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Acts 11:19–21

“There were some [believers], men of Cyprus and Cyrene, who on coming to Antioch spoke to the Hellenists also, preaching the Lord Jesus. And the hand of the Lord was with them, and a great number who believed turned to the Lord” (vv. 20–21).

In the aftermath of the death of Stephen, one of the church’s first deacons, persecution from the Jews who rejected Jesus arose against the church (Acts 8:1–3). For the past several chapters of Acts, Luke has said little about that persecution, focusing instead on the ministry of Philip, the conversion of Saul of Tarsus, and Peter’s preaching to Cornelius and his friends and family (8:4–11:18). In today’s passage, Luke mentions the persecution of the church again, and we see that the attempts to destroy the early church had the opposite effect of providing a means for the gospel to go to even more people.

Acts 11:19 reports that the Jewish Christians who scattered from Jerusalem traveled to Phoenicia, Cyprus, and Antioch. These locations had significant Jewish populations, so they were natural places for the Jewish Christians to go for relief from suffering and to find other Jews to whom they could preach the gospel. In fact, most of these Jewish Christians at first proclaimed Jesus only to Jews, to those who were of Jewish ancestry and practiced the full scope of the Jewish law. As we read in verse 20, however, some of the Jewish Christian believers from Cyprus and Cyrene preached also to the Hellenists in Antioch.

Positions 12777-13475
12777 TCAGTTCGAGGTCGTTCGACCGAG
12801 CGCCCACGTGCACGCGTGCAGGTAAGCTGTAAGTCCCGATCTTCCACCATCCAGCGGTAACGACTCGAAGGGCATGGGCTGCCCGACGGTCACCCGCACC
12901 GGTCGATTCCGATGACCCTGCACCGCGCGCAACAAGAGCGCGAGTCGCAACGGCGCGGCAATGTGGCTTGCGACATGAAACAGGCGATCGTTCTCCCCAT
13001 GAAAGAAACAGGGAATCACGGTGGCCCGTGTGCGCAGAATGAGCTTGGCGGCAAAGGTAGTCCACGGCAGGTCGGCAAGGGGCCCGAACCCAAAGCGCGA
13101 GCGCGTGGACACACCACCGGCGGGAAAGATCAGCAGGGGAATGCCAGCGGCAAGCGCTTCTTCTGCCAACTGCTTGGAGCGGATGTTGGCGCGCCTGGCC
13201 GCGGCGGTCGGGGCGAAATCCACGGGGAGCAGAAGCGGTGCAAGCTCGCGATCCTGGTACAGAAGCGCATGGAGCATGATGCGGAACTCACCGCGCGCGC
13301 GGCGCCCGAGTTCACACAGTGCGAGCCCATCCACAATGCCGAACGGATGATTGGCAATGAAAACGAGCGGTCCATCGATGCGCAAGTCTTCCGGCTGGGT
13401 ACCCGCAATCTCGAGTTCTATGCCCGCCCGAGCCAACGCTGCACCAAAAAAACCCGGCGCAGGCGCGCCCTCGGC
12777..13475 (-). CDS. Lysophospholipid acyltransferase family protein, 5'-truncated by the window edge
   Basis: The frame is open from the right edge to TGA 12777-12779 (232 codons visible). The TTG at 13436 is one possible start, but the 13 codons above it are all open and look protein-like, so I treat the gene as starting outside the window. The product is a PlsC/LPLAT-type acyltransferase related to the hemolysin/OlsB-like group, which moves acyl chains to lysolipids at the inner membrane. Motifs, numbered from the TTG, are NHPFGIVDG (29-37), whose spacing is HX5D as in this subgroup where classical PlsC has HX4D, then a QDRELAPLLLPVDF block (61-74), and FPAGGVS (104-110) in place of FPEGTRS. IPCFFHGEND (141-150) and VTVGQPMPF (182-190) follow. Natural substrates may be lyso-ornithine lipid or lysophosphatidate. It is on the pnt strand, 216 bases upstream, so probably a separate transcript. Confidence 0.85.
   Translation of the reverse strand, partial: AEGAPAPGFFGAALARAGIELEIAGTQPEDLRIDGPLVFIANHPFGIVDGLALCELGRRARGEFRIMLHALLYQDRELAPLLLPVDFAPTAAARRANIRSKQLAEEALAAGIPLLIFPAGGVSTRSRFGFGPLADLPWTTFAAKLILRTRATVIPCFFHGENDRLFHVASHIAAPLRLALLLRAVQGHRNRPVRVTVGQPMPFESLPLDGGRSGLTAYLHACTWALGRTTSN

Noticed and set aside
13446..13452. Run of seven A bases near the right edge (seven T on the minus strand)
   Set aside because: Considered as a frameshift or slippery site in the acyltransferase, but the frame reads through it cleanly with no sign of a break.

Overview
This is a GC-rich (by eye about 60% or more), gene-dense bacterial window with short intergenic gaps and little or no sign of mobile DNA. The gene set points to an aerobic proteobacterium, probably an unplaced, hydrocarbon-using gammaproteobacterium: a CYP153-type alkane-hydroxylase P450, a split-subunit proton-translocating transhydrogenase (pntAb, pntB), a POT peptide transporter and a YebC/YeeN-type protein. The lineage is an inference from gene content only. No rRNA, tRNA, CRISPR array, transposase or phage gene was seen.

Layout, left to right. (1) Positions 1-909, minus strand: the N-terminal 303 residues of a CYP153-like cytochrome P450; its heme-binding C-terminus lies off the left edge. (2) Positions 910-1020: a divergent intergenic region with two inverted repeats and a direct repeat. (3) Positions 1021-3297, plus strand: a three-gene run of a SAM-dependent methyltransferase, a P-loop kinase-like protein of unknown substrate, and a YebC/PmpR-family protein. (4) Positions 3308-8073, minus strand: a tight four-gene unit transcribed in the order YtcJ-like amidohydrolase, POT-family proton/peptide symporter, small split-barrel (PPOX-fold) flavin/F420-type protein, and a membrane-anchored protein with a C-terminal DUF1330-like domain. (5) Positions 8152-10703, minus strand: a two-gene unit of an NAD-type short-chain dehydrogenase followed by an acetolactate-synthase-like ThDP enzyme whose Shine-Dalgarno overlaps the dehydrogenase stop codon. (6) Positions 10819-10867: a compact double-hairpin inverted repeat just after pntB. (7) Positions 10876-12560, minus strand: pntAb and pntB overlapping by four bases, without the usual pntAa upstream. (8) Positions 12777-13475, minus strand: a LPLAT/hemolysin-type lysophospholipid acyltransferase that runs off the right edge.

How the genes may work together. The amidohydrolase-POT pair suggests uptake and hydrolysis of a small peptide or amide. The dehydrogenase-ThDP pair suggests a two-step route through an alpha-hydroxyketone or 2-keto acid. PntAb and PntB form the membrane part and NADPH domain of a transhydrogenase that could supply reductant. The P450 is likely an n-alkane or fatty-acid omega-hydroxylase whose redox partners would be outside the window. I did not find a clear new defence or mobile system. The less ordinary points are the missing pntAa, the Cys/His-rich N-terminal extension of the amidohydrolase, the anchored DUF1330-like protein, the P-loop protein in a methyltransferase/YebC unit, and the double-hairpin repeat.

The city of Antioch, also known as Syrian Antioch, on the Orontes River in the southeastern part of modern-day Turkey, was the third-largest city in the Roman Empire. Only Rome in Italy and Alexandria in Egypt were larger. Antioch was a truly international city, with a population made up of Greeks, Syrians, Jews, Arabs, Persians, Indians, and many others. It was also an important commercial hub where many different religions were practiced. The Hellenists who heard the gospel in Antioch were God-fearers like Cornelius, gentile monotheists who sought to worship the God of Israel and follow Jewish ethics without keeping circumcision and other ritual requirements of the Mosaic law. A great number of these Hellenists became Christians, as Acts 11:21 indicates, and note how Luke says that they believed and “turned to the Lord.” The author refers here to both faith and repentance, for one cannot turn to Jesus unless he also turns away from sin.

Because many of the Jewish Christians preached Jesus to the gentiles in Antioch, a church was born there. This church would become an important center for Paul and Barnabas’ ministry (e.g., 15:35), and it would continue to be vital for many centuries afterward, producing many theologians to guide God’s people.

Coram Deo Living before the face of God

The Christians who first preached the gospel to the gentiles in Antioch were instrumental in birthing a church that would play a vital role for centuries afterward. Those faithful believers likely had little idea what their gospel proclamation would accomplish. We do not know what effects our faithful service to God in making disciples will have for the future. God might just use our ordinary Christian service to bless His people for generations to come.

For further study
  • Jeremiah 36:1–3
  • Acts 14:24–28
  • Galatians 2:11–14
  • 1 Thessalonians 1:2–10
The bible in a year
  • 2 Kings 15–17
  • John 6:1–21

Repentance unto Life

Barnabas Brings Saul to Antioch

Keep Reading Church Planting

From the May 2024 Issue
May 2024 Issue